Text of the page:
Unknown to their masters, the slaves were preparing to shake off their bonds. The revolt was led by Pisander, a Theban gentleman disguised as a slave. Having fallen in love with Cleora and having had his suit denied by her father, he, in order to be close to her, had himself sold as a slave to Archidamus. His chief reason for stirring up the rebellion was to advance his suit of Cleora, although he also felt sympathy for the bondmen. The ill-treated slaves, easily moved to insurrection, encountered no difficulty in taking the city.

With Pisander in Syracuse was his sister Statilia, also disguised as a slave. At Pisander's request, Statilia rendered an exaggerated account to Cleora of the insolence, bloodshed, and rapes that had accompanied the bondmen's victory. She also stated that Pisander had devised the plan so that he might rape her. Cleora was terrified by this announcement, but her fears were promptly allayed by Pisander himself. Treating her with great respect, he vowed his love but denied any intention of taking her by violence. Although Cleora, because of her vow, did not speak to him, she appeared to be moved by his generosity.

Adversity affected the citizens in various ways. Cleon, Corisca, and Asotus were brought closer together by their misery. While Cleon still displayed his selfishness and Asotus his cowardice, Corisca was radically changed. Accepting her position as a just punishment for her lust and pride, she rejected her former life as a courtesan and turned to the solace of a stoic philosophy.

In the meantime the army under Timoleon had been victorious over Carthage, and in the action Leosthenes' heroism had been outstanding. He, however, was unable to take joy in his feats because of the remorse he felt for having wronged Cleora's innocence.

On returning home, the soldiers expected a glorious welcome. Instead, they were shocked to find the gates of the city closed and the walls armed by their slaves. Pisander, who had inspired the bondmen to take a stand against their masters, demanded that they be given their liberty as a condition for surrendering the city. Timoleon, regarding the terms unreasonable, gave orders to attack. The slaves at first made a valiant stand against the army, but when, at the suggestion of the general, their masters exchanged their swords for whips, they immediately surrendered.

Leosthenes was fully convinced that Cleora, if she had not submitted willingly, had at least been raped. Only after the repeated protestations of Cleora and Statilia did he abandon his belief. When he asked Cleora who her preserver had been, she, having had her gratitude increased by Statilia's accounts of Pisander, gave a glowing report of her benefactor. The passion of her speech again filled Leosthenes with jealousy and doubt.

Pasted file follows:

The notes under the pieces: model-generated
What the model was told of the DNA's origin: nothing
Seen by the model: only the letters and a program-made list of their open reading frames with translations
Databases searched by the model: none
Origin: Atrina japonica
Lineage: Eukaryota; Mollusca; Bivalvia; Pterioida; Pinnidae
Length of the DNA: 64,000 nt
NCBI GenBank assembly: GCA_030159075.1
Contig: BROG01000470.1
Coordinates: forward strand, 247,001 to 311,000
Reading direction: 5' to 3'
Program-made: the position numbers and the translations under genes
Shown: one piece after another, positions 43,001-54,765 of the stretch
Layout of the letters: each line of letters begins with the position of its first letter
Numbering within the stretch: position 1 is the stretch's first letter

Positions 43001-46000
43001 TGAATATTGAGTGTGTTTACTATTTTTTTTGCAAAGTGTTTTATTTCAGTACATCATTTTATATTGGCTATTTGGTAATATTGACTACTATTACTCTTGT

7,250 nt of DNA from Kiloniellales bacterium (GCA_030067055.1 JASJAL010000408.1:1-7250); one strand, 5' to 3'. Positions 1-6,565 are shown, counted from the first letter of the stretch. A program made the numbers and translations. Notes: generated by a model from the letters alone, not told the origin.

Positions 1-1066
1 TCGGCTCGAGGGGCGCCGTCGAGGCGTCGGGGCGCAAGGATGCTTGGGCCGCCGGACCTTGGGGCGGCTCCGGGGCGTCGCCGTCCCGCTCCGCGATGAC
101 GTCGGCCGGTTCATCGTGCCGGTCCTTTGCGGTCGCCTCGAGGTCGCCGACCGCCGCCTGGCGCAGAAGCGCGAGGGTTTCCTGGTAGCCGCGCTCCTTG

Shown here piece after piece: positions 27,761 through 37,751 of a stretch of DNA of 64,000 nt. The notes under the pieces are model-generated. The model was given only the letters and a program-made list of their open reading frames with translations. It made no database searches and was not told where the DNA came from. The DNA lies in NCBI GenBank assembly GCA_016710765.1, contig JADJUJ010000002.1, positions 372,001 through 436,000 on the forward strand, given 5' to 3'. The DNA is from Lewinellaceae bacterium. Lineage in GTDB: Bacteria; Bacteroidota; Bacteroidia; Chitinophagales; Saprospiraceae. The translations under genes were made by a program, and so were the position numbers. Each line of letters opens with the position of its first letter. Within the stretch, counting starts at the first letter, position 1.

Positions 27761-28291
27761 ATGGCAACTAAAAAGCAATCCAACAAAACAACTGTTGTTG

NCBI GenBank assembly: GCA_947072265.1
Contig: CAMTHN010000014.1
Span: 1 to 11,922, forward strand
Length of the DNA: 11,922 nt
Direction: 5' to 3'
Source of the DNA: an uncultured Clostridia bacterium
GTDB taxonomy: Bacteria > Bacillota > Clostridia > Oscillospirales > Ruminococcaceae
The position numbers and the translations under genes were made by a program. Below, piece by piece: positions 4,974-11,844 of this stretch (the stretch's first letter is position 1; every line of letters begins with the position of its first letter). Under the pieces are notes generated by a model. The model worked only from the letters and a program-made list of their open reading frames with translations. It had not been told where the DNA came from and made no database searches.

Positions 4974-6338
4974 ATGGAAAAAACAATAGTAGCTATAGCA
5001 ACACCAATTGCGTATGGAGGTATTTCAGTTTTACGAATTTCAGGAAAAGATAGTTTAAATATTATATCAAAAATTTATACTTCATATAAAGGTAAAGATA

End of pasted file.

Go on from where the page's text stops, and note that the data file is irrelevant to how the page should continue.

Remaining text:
Pisander, after the defeat of the bondmen, hid himself in Cleora's chamber. Discovered, he was seized and taken to prison. Cleora, whose interest in Pisander continued to increase, asked her father to intercede for him. Told that he was being tortured, she rushed to the prison.

When Leosthenes and Timagoras, Cleora's brother, heard of her action, they too hurried to the prison. There they found her comforting Pisander and even offering some encouragement to his suit. Timagoras, infuriated that his sister could associate with a bondman, was preparing to kill her when Archidamus and the officers arrived and restrained him. In answer to Leosthenes' claim on Cleora, Archidamus said the matter must be decided in court.

At court, Leosthenes and Pisander were permitted to speak in their own behalf. Leosthenes, stressing the degradation of having to argue with a slave, accused Cleora of being ungrateful and of having loose desires. Pisander, in contrast, spoke of the pureness of his love for Cleora. Timagoras, indignant at the impertinence of a slave, suggested that he be whipped. Pulling off his disguise, Pisander revealed his reasons for coming to Syracuse. Leosthenes had once been plighted to Statilia. After he had deserted her, Pisander had come to Syracuse to kill the false suitor, but love for Cleora had stayed his intent. Now, having undergone danger and suffering, he felt that he had a just claim to her. With her father's blessing, Cleora readily consented to marry him. Leosthenes returned to Statilia. The slaves, ably defended by Pisander, were given full pardon.